Anyone who has gone to the movies in recent years has to marvel at the realism now found in computer-generated images (CGI). We understand much of what we see in movie theaters isn’t real. We don’t entertain the same level of skepticism in real life. Stephen Schmidt, Christie Taylor, and Brandon Echter write, “Behold the next trend in skewed reality that experts say could threaten US democracy: fake videos that appear authentic by embedding real people’s faces onto other bodies through artificial intelligence algorithms. It has sparked a debate on how to verify videos shared online.” Like so many other stories about fake news, Schmidt, Taylor, and Echter point to the 2016 presidential campaign. “This phenomenon,” they write, “also began during the presidential campaign. People began slicing videos to falsely make it look as if events took place.” They explain the videos are “created using a machine-learning algorithm. It works by taking a data set with hundreds of photos of one person and blending them into original video footage where the person’s face is pasted onto another person’s body. Recently, an app was released that could help anyone achieve this result.” Ariel Bogle (@arielbogle), citing American law professors Bobby Chesney and Danielle Citron on the Lawfare blog, cautions, “Doctored videos could show politicians ‘taking bribes, uttering racial epithets, or engaging in adultery’. … Even a low-quality fake, if deployed at a critical moment such as the eve of an election, could have an impact.”
“In 2018,” writes technologist William Welser (@WilliamWelserIV), “fears of fake news will pale in comparison to new technology that can fake the human voice. This could create security nightmares. Worse still, it could strip away from each of us a part of our uniqueness.” It’s easy to see how faked pictures, video, and voices could be used for such criminal purposes as blackmail. Welser’s concern goes much deeper. He explains, “A nefarious actor may easily be able to create a good enough vocal impersonation to trick, confuse, enrage or mobilize the public. Most citizens around the world will be simply unable to discern the difference between a fake Trump or Putin soundbite and the real thing. When you consider the widespread distrust of the media, institutions and expert gatekeepers, audio fakery could be more than disruptive. It could start wars. Imagine the consequences of manufactured audio of a world leader making bellicose remarks, supported by doctored video. In 2018, will citizens — or military generals — be able to determine that it’s fake?”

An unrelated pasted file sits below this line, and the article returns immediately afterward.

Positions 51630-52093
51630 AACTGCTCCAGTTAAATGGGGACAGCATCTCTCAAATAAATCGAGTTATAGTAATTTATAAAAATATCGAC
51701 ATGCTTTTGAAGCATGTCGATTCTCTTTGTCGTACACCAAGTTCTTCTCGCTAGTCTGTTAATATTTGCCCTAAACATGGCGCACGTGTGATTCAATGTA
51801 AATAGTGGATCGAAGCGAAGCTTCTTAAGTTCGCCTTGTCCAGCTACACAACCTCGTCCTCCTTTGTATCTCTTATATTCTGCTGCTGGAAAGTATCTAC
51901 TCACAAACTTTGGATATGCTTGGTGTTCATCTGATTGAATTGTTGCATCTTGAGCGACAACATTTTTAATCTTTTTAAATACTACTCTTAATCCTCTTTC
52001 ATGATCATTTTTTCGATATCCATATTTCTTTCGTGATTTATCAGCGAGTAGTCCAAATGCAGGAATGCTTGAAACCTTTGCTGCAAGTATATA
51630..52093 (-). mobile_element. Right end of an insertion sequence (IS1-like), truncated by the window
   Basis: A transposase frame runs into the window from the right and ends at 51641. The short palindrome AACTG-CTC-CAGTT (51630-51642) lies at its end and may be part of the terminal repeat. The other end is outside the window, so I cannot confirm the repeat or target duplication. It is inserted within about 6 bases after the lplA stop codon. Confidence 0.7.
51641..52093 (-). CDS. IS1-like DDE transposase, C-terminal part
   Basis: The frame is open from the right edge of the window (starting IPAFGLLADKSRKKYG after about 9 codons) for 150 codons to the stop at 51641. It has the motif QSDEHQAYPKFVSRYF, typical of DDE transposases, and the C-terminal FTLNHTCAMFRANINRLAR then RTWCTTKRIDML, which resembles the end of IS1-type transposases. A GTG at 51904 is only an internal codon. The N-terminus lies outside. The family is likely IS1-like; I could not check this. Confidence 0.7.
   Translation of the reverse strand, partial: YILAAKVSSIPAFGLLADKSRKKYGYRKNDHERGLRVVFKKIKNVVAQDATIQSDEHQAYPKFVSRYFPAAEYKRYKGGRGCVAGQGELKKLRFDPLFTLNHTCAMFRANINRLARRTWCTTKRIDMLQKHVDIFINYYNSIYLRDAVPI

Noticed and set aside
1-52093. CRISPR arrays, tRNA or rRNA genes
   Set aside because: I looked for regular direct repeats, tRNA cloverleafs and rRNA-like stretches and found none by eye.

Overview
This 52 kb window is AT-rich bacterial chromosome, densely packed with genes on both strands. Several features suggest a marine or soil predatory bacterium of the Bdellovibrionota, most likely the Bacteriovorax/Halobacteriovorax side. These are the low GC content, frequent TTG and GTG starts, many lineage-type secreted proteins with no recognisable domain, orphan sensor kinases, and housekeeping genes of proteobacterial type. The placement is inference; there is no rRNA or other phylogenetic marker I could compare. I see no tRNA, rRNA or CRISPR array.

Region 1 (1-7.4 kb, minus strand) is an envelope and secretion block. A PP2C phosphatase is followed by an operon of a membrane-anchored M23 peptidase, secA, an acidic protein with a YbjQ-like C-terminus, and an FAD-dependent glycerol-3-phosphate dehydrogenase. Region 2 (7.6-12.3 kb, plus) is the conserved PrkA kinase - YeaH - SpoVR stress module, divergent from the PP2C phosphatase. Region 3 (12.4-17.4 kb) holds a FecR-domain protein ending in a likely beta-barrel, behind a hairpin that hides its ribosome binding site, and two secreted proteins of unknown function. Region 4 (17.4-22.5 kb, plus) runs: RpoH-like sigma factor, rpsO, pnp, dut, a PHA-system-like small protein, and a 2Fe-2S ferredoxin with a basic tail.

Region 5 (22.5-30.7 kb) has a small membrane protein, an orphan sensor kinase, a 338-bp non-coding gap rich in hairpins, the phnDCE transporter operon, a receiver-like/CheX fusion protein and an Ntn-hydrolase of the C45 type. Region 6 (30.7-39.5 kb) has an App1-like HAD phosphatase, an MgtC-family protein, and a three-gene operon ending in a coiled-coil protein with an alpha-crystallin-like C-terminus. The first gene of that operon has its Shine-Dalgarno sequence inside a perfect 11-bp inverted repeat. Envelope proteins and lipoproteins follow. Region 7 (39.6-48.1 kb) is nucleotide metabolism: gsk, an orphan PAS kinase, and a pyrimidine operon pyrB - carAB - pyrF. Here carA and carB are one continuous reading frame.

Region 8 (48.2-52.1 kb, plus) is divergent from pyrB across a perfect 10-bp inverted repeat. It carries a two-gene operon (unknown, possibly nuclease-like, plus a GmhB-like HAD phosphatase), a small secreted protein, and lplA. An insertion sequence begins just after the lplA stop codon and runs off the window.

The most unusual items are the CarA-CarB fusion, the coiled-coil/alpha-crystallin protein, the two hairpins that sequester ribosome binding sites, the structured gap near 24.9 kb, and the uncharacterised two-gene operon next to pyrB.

Welser concludes, “The biggest loss caused by AI will be the complete destruction of trust in anything you see or hear.” Swapna Krishna (@skrishna) asks, “If AI can be used to face swap, can’t it also be used to detect when such a practice occurs?” For that matter, can’t AI be used to fight all forms of fake news? That’s what companies like VIDL News are trying to do. And, according to Krishna, other companies are trying to use AI to fight fakery as well. She reports a new paper on arXiv.org discusses a new algorithm that has the potential to identify forged videos as soon as they are posted online. In this AI battle, the fight will escalate as technologies become more sophisticated. Returning to the subject of our gullibility, Dean notes, “Spinoza’s approach is unappealing because it suggests we have to waste our energy rooting out falsities that other people have randomly sprayed in our direction, whether by word of mouth, TV, the internet or any other medium of communication.” AI will help root out falsities, but people still have to care enough to seek out the truth.
 Jeremy Dean, “Why You Can’t Help Believing Everything You Read,” Psyblog, 17 September 2009.
 Lawrence Greenemeier, “Spot the Fake: Artificial Intelligence Can Produce Lifelike Photographs,” Scientific American, 1 April 2018.
 Stephen Schmidt, Christie Taylor, and Brandon Echter, “AI-based fake videos pose the latest threat to what we perceive as reality — and possibly our democracy,” KERA News, 18 March 2018.
 Ariel Bogle, “‘Deep fakes’: How to know what’s true in the fake-Obama video era,” ABC (Australian Broadcast Commission) News, 3 March 2018.
 William Welser IV, “Fake news 2.0: AI will soon be able to mimic any human voice,” Wired, 8 January 2018.
 Swapna Krishna, “Researchers use machine learning to quickly detect video face swaps,” Engadget, 11 April 2018.